Just before sunset, Laine decided to check her mail one last time and there it was, the message from Tomas. As usual, he had sent it from a public account that could not be used to identify where he was hiding. This one was from a pubic library account on the Toronto Freenet. Setting the message to print, she started reading from the screen:

Beloved child:

It was so good to see you last night after so many decades. Writing to you has its pleasures, but cannot replace the delight of personal contact. Perhaps I should have let you find me sooner.

You would have liked my latest discovery. Sarah was young and full of life. It was unfortunate that she could not find one man and cleave unto him alone. So many of those I must punish for your transgression are older, and already ground down by the mundane details of mortal life.

Who was that young vampire with whom you were consorting last night? Is he anyone I should know? I hope for your sake that he can remain true. Or has he already served you false with that yellow-haired mortal maid?

In closing, dearest heart, I remind you that my offer remains open. Gladly will I accept you back into my arms. With you to love, I will no longer need to continue my search for a woman true and fair.



Dazed, Laine looked up from the screen into Nick's eyes. Absently, she noticed that he was holding the printed copy of Tomas' message in his hands.

"I think we need to talk about this." Nick spoke matter-of-factly, but his expression made it obvious that he would not wait any longer.

Laine signed out of her Internet account, and turned off her computer, taking care to unplug the modem cables and re-connect the telephone, before responding. "What do you want to know?"

"Everything." Nick sat down at the other end of the couch. "Why Tomas is killing these mortals, what your transgression was, everything."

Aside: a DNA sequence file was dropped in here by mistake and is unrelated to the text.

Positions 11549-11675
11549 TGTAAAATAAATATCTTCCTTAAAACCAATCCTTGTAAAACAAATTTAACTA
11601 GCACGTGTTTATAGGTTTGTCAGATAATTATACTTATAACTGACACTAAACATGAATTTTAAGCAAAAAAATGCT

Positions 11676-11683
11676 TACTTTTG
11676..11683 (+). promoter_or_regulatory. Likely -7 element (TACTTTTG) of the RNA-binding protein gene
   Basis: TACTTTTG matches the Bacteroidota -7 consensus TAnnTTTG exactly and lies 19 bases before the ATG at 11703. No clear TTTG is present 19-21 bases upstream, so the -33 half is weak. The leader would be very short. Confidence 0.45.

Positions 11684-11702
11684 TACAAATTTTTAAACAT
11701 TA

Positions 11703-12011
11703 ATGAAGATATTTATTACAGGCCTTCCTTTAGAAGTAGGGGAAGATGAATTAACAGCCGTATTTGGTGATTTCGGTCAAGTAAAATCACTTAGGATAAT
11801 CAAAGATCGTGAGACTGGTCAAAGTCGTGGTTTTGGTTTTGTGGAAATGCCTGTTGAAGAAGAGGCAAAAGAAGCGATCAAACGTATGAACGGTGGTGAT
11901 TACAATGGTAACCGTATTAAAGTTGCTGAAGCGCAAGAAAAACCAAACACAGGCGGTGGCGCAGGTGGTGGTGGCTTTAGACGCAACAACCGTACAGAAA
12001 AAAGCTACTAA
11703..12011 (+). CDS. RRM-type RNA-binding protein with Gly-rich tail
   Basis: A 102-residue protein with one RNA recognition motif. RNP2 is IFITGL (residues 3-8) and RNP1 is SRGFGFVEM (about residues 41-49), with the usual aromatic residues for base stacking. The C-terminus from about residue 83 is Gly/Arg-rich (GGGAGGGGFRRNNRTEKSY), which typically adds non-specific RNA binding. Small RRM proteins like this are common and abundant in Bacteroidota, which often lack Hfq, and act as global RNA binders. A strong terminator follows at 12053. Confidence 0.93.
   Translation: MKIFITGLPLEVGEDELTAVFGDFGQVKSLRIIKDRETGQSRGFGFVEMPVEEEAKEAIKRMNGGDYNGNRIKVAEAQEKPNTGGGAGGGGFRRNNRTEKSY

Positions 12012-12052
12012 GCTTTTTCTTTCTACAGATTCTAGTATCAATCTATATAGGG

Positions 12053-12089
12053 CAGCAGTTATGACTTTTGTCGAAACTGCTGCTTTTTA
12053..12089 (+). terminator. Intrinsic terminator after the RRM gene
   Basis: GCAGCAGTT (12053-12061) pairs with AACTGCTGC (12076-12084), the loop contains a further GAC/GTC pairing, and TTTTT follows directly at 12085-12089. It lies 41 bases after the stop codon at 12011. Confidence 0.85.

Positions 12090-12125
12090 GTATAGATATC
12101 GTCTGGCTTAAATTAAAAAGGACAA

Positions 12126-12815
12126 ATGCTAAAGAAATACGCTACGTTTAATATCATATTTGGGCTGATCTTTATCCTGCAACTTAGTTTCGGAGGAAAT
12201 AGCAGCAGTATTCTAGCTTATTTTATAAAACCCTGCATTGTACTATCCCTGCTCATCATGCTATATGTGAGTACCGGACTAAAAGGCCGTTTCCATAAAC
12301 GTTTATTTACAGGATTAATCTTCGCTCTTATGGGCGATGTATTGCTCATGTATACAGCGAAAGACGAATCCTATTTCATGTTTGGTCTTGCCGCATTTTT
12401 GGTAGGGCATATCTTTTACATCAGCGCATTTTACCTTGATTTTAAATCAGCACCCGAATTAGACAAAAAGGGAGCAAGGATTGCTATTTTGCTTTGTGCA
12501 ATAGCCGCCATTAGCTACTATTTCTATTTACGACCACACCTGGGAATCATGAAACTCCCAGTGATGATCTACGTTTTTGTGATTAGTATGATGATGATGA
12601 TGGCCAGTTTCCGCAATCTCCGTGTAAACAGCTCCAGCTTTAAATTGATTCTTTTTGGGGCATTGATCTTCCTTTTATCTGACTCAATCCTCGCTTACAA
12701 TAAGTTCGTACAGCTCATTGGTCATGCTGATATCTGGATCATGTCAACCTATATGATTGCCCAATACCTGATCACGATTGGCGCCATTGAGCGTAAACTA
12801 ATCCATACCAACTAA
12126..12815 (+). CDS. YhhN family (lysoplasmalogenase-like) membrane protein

Laine leaned against the arm of the couch and curled her legs underneath. "Tomas is probably the only one who can tell you the real reason why he embarked on this murderous rampage. And you can be sure that is exactly what he is doing — committing cold-blooded murder of mortal men and women, and of vampires."


Laine put up a weary hand to stop Nick from interrupting. "If you're going to ask why the Enforcers aren't chasing Tomas down, the explanation is very simple. They don't believe Tomas is endangering our community. He covers his tracks too well. He leaves no clues that can be used to trace the killings back to a vampire, and takes great care to provide the police with a human suspect who's ready, willing and able to confess. And as for the vampires, our kind appear and disappear with regularity. We move around so much that it isn't unusual for someone to leave town without telling their friends, and not to be seen for fifteen or twenty years or more. All Tomas has to do is leave the body out where it will be caught in the sun, and there's nothing left but ashes that blow away in the wind."

"But none of that explains why, does it?" Laine reached for her glass and sipped some blood. She offered the bottle to Nick, who tipped it to his mouth and drank while she talked. "I really wish I had a simple answer to that question. A motive that makes sense. But I don't. I can tell you that Tomas is mad — probably clinically insane — that he's the victim of an addiction that has taken control of his life and twisted his mind until he can no longer tell the difference between what's real and what's imagination."

"Why don't you just tell me what started this killing spree."

"I'll try. I'm not really sure what set him off myself." Laine's smile was twisted, bitter. "I was twenty-one when Tomas brought me across. He had waited patiently until I was old enough to fend for myself, not even complaining when I kept company with mortal men, or when I had Lili. All of that changed when I became a vampire. Tomas was over two thousand years old when he created me. I am his only fledgling. He gave me everything, devoted himself to me. At first, his attentions were intoxicating. I was still raw with grief from Lili's death and wanted his physical consolation. We were inseparable for three hundred and fifty years or so, travelling the world, exploring places I had never dreamed existed when I was mortal. It was wonderful."